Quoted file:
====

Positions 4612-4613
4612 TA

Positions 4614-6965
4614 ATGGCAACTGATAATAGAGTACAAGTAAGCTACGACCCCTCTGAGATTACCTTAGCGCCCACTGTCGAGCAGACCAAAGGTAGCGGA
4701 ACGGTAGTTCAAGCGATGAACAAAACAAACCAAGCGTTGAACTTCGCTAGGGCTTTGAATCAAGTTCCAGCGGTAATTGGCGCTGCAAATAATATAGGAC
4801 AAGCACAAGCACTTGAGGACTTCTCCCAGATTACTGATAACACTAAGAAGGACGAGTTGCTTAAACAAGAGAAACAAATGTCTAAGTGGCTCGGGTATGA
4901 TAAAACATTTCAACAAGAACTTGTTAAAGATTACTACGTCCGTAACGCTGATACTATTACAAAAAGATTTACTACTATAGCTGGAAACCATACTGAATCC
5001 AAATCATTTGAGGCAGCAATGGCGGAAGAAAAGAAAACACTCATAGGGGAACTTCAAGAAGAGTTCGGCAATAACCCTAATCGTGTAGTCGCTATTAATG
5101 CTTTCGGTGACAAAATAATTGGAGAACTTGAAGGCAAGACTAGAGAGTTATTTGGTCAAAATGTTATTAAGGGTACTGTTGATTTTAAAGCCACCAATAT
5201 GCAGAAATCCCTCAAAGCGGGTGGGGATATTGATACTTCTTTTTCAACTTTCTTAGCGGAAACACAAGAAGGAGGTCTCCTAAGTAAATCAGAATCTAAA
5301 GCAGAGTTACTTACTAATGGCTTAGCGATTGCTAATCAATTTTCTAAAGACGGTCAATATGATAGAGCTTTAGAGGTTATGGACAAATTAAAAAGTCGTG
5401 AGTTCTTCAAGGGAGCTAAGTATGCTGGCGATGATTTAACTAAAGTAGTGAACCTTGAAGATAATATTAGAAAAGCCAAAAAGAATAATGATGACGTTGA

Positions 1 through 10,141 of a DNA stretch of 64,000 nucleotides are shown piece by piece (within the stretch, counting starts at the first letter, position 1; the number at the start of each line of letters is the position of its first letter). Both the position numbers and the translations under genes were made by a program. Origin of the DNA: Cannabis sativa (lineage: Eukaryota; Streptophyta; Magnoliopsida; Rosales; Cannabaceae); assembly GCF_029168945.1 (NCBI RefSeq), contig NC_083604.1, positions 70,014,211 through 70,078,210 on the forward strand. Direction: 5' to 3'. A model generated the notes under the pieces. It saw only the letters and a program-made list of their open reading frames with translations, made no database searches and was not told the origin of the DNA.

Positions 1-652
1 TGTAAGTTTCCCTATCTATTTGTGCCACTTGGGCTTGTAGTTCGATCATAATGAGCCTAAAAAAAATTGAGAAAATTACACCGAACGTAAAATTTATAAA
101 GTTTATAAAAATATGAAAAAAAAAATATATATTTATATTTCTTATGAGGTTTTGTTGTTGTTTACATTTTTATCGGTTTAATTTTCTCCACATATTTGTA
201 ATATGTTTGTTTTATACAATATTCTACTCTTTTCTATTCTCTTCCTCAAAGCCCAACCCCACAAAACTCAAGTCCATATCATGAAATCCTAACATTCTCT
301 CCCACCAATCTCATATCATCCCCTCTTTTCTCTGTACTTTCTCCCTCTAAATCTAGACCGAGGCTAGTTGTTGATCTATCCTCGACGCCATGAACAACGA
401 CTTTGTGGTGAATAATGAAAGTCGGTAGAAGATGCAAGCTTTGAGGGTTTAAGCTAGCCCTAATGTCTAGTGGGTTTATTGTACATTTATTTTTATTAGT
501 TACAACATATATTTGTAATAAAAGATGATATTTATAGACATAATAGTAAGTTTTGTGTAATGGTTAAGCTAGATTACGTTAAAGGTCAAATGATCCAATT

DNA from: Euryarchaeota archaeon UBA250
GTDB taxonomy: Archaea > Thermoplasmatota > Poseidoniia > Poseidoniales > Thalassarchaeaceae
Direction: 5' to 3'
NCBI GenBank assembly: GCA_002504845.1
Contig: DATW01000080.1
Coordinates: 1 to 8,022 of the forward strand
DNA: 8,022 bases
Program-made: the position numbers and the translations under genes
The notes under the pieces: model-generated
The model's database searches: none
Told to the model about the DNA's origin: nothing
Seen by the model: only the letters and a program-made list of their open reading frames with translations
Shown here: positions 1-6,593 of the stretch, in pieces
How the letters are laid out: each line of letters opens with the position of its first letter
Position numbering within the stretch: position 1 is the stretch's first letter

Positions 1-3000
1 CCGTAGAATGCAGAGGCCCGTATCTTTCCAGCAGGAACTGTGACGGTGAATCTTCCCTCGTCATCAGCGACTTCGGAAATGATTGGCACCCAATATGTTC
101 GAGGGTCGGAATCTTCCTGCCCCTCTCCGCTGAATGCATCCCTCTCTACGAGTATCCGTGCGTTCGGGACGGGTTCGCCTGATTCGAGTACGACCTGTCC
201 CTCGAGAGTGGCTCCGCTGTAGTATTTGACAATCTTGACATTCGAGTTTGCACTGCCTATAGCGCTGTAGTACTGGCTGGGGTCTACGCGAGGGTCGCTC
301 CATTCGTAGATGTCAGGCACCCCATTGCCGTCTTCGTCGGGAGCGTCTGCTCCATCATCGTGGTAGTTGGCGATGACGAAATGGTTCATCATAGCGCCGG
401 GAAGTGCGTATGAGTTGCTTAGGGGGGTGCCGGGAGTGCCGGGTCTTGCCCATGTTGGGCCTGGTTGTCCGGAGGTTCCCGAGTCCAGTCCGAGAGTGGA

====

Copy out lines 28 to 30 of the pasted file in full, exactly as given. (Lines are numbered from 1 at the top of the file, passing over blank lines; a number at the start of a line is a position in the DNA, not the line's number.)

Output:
Program-made: the position numbers and the translations under genes
The notes under the pieces: model-generated
The model's database searches: none